3 Reasons Why Your Board Members Need to Care About Privacy and Security

3 Reasons Why Your Board Needs to Care about Privacy & Security

*This article is Part 1 of a two-part series on Fiduciary Duties of Officers & Directors from John Beardwood's presentation at the Smart Technology Privacy Summit 2018. 

If there’s one topic on the mind of board members these days, it is the financial penalties incurred for failing to comply with the new security and privacy laws. That’s precisely why the topic of fiduciary duties of officers and directors was such a critical session at the Smart Technology Privacy Summit 2018.

In his keynote presentation, Fiduciary Finesse: How New Laws, Scrutiny and Expectations have Raised the Stakes for Officers and Directors, John Beardwood, Partner at Fasken Martineau LLP, explains three important reasons why board members need to step up their fiduciary game and take existing privacy and security regulations more seriously. Here they are summarized below.

Reason #1: Avoid Harm to Shareholder Value

One of the primary directives of any board is preserving shareholder value. In an era where privacy and security is on the forefront of consumers minds, more and more shareholders are taking a keen interest in the security and privacy policies of the companies in which they invest.

With new regulations demanding transparency from companies to their shareholders, it’s imperative that security and privacy compliance is achieved so shareholders can feel confident with their investment.

There’s a problem though. Privacy regulations are often amorphous and vague, and this applies both to North American and European legislature. For instance, Canada’s privacy regulation, PIPEDA, says that “you must have reasonable and appropriate security measures”. With such a vague definition, it’s tempting to leave the details to a company’s Chief Information Officer (CIO) or Privacy Officer. But, it’s becoming clear that board members need to remain up-to-date on the evolving regulatory landscape in order to fulfill their fiduciary duties.

In other words, if a board of directors’ primary aim is to preserve and increase shareholder value, it’s in the board members’ best interest to be familiar with the finer points of privacy and security legislation.

Reason #2: Privacy & Security Regulators Require Compliance

A lot of the current interest in consumer privacy stems from the growing number of news stories detailing the fallout from cataclysmic breaches. As John discussed at the Summit, one of the most notorious of these examples was retail store Target’s 2013 data hack, with over 40 million customers’ personal information exposed over a three week period.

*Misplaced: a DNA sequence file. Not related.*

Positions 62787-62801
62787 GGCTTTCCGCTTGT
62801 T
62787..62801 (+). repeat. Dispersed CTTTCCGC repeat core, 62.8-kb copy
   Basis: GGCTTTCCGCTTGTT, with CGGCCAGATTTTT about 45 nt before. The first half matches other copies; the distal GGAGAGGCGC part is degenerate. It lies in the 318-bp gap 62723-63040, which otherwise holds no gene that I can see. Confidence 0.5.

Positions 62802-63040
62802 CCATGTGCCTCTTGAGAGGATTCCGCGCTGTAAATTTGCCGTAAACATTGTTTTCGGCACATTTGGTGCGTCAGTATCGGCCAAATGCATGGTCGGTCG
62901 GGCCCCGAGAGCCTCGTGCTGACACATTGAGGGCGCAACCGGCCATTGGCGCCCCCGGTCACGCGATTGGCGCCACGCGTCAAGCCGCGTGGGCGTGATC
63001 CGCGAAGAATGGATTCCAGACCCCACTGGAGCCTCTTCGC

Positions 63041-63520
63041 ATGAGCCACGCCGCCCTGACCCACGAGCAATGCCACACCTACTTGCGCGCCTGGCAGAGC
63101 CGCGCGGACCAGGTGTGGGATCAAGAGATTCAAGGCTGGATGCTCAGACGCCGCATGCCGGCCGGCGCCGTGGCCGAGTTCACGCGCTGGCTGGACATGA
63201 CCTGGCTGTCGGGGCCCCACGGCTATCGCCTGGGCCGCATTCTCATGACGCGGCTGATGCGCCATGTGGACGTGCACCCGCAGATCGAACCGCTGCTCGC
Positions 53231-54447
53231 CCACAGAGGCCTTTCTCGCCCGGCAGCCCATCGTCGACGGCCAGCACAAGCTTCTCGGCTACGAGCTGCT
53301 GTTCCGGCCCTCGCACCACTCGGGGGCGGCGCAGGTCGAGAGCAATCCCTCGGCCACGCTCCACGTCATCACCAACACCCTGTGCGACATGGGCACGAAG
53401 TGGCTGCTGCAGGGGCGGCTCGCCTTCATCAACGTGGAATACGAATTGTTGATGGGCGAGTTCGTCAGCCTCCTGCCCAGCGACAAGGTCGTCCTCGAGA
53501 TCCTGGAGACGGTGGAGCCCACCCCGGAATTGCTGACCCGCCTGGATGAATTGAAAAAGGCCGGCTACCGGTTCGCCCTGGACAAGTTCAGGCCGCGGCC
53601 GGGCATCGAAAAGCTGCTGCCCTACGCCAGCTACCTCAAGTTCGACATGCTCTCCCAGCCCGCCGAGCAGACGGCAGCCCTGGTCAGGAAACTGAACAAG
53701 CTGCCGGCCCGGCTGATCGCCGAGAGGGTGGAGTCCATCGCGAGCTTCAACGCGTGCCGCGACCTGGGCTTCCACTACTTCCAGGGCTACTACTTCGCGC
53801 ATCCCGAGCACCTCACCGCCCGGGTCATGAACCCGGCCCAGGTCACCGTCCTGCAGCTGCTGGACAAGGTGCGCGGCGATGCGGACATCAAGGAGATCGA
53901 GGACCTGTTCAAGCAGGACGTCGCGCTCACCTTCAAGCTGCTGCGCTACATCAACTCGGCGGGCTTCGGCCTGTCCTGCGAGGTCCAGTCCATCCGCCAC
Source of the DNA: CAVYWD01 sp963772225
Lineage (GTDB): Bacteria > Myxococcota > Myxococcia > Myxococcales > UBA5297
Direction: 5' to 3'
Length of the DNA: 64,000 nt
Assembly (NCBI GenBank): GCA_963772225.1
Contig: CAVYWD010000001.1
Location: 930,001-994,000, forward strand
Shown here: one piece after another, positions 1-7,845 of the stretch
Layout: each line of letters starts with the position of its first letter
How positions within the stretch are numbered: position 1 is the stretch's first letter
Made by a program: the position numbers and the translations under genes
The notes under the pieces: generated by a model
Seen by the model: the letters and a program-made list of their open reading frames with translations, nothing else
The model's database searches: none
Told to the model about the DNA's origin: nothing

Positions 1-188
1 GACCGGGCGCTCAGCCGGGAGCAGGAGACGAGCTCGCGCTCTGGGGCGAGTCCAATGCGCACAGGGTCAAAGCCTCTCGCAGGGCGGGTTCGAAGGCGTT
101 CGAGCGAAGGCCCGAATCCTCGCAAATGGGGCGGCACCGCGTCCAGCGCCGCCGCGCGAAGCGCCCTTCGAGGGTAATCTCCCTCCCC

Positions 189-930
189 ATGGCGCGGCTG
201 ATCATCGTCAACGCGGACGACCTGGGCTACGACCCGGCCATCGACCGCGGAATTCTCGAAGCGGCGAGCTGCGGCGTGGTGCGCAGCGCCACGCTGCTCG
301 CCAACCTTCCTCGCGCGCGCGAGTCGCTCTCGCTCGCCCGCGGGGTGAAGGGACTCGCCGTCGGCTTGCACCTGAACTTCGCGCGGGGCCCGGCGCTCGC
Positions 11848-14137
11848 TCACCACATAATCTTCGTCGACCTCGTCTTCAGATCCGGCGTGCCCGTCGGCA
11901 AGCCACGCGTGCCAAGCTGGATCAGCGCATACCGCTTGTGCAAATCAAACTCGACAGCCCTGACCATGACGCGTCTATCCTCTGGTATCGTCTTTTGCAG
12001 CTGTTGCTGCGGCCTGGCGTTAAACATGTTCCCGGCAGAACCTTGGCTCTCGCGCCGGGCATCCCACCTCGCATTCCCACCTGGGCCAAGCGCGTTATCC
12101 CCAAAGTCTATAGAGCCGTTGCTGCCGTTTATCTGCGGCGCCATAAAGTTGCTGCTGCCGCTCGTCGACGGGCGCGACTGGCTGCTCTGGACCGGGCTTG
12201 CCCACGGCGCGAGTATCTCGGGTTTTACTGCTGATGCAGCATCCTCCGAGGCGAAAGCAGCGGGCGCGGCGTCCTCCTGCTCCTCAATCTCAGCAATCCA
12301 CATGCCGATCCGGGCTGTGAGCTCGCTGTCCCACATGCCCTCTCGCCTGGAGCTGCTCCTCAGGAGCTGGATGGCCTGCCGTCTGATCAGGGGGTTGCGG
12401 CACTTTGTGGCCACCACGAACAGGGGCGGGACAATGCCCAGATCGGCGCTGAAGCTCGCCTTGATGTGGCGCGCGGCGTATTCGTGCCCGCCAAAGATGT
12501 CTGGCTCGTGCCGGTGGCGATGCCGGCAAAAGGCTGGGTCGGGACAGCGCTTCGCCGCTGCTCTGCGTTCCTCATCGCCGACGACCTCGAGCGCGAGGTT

The consequences for Target were dire. As John explained, even though the data breach was due to vulnerabilities from a third-party vendor, Target was ultimately held liable, to the tune of a $10 million class action lawsuit and upwards of $250 million to close the breach. They also had to develop a whole new security program, hire a Chief Intelligence Officer and train employees on how to maintain privacy.

Another very famous example John mentioned was the Ashley Madison case, where users’ private data was breached, exposing numerous extramarital dalliances. Regulators found multiple gaps in security protocol, 80% of employees were completely untrained on security measures, and the necessary information security infrastructure to prevent breaches was simply not in place. Notably, regulators were prepared to hold the board responsible for their lack of due diligence.

The point is — with more and more cyber attacks threatening the security and privacy of consumers data, companies and the boards that govern them, need to take a serious look at their privacy programs and security policies and make sure they are compliant.

Reason #3: Self-preservation

A more recent trend in data breach cases is shareholders and regulators are holding the board accountable and taking legal action against individual members.

For example, in the case of Target, there were a number of derivative lawsuits made against the members of the board personally. Shareholders also published a recommendation to not re-elect a number of the board members specifically because of the cyber security breach.

Moreover, the costs of covering a data breach tend to be very expensive and it’s quite likely the company’s insurance policy will not cover the whole bill. For instance, Target had to pay $291 million in costs. Insurance covered $90 million. That left $201 million of damages, for which they didn’t have coverage. As John put it:

“It’s enough to make any board member quiver in their boots.”

In short, directors and officers are facing more scrutiny and have more expectations to be diligent under the new privacy laws. While no successful lawsuit for a security or privacy breach has come against a board yet, John warns us it would be foolish to consider directors and officers immune from derivative risk. For self-preservation alone, security and privacy due diligence starts, and ends, with the board.


To protect the company, customers and shareholders from the fallout of a security breach, board of directors need to be aware of all company privacy and security processes, where the gaps remain and the risks involved for not complying. John summed it up well in three key points, but as data breaches and the demand for privacy controls grow, the fiduciary duties of officers and directors will continue to be scrutinized and expectations for due diligence will increase.

What’s Next?

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Lori Smith
Lori is marketing lead at Feroot Privacy

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